for i in ~/Music/AKWF/AKWF_stereo/*.jpg;
  do name=`echo $i | cut -d'.' -f1`;
  echo $name;
  ffmpeg -i "$i" -vf scale=w=iw/10:h=ih/10 "${name}-resized.jpg";

Flip it vertically (it was upside down, to my eyes)

for i in ~/Music/AKWF/AKWF_stereo/*-resized.jpg;
  do name=`echo $i | cut -d'.' -f1`;
  echo $name;
  ffmpeg -i "$i" -vf vflip "${name}-flipped.jpg";

Make it grayscale (there is no gray color palette for the spectrographs for some reason)

for i in ~/Music/AKWF/AKWF_stereo/*-flipped.jpg;
  do name=`echo $i | cut -d'.' -f1`;
  echo $name;
  ffmpeg -i "$i" -vf format=gray,format=yuv422p "${name}-desat.jpg";

Invert the colors (so it is black on white instead of white on black)

for i in ~/Music/AKWF/AKWF_stereo/*-desat.jpg;
  do name=`echo $i | cut -d'.' -f1`;
  echo $name;
  ffmpeg -i "$i" -vf lutrgb="r=negval:g=negval:b=negval"  "${name}-invert.jpg";

Ha, we are both hacking this at the same time. Looks like you got a bit further than me, my linux/terminal skills are amateur at best. Gonna take a peek at these! Thanks!

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Pretty sure that someone is about to tell me that mine are as well! :wink:

i’m gonna be the nerd that tries to clarify terminology.

although the term is kinda generic, common usage of “spectrogram” is for an image of the spectrum over time - that is, taking periodic snapshots of the spectrum with a sliding analysis window (STFT), and rendering the result as a heatmap or waterfall (in three dimensions.)

what the OP wants is perhaps most clearly described as a spectrum plot. that is, taking a single DFT of the entire signal and plotting the bin amplitudes (in two dimensions.) this is a less common use case because it really only makes sense for very small slices of time like single waveforms.

ffmpeg only produces spectrograms.

i’m afraid i can’t think of an accessible, batchable tool to make spectrum plots of signals. as pointed out, it is an easy thing to code up in any environment with access to FFT and bitmap generation libraries. librosa has a builtin function, but it requires NumPy and getting that set up is maybe a little much for the casual python user.

sox stat -freq is close to what you want, but is hardcoded to use a 4096-point DFT. for longer samples it performs repeated DFTs. a shell-only solution could process the [freq, amp] pairs from sox, average the amps if there are multiple windows in the signal, and use imagemagick or similar to build a bitmap.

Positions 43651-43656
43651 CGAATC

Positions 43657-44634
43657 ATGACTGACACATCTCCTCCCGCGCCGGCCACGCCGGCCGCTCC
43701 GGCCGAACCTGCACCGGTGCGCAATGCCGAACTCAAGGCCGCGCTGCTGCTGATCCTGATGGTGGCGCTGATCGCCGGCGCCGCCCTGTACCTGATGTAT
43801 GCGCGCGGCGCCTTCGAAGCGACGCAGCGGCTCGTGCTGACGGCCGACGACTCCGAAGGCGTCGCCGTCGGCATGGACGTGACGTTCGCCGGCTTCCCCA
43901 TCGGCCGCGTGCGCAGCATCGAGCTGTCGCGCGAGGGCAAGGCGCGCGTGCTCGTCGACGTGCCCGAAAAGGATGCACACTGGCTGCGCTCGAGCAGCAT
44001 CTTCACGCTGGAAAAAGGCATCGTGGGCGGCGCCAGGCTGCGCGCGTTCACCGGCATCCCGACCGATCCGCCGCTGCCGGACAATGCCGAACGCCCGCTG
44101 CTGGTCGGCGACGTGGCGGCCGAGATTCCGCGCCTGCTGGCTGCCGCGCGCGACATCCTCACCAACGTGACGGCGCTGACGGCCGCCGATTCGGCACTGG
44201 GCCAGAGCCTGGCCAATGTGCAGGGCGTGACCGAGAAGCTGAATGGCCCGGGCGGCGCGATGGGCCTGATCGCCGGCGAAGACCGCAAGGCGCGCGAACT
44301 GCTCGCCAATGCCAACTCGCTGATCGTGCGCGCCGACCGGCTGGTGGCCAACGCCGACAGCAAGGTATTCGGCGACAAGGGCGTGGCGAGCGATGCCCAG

if you can compile a c/c++ program, i can maybe throw something together, since i happen to be building a frequency scope widget right this very minute.


Thank you for the clarification! I sensed this distinction but didn’t have any terminology for it.

That being said, these single cycle waveforms do have a length. So, while it’s not a spectrum plot of a single DFT, I’m imagining that they may look pretty similar regardless? Or am I way off there?

I guess one way to find out is to either write some code, or use yours (which I would personally appreciate greatly!)

they’re not really the same plots, though they show the same information (sort of.)

ffmpeg is using some fixed window size that i don’t know, call it N.

with the default orientation, each vertical slice of the image (one pixel? i dunno) represents the spectrum of a chunk of N samples.

to render the next vertical slice it looks at the next N samples, probably with some overlap factor (to improve time resolution without sacrificing frequency resolution.) additionally, it will be applying some kind of windowing function to eliminate artifacts arising from the truncation at the window boundaries. (the choice of the windowing function is a tradeoff between resolution and bin leakage.)

if your input signal happens to be N samples long, then yes, you should get a single vertical slice that has the same information as a spectrum plot, but the amplitude dimension is mapped to pixel color value (using some arbitrary palette) instead of to the Y axis. not as easy to read.

i’ll make a little thingy while i happen to be on this task


Sweet, thanks! And thanks for the explanation.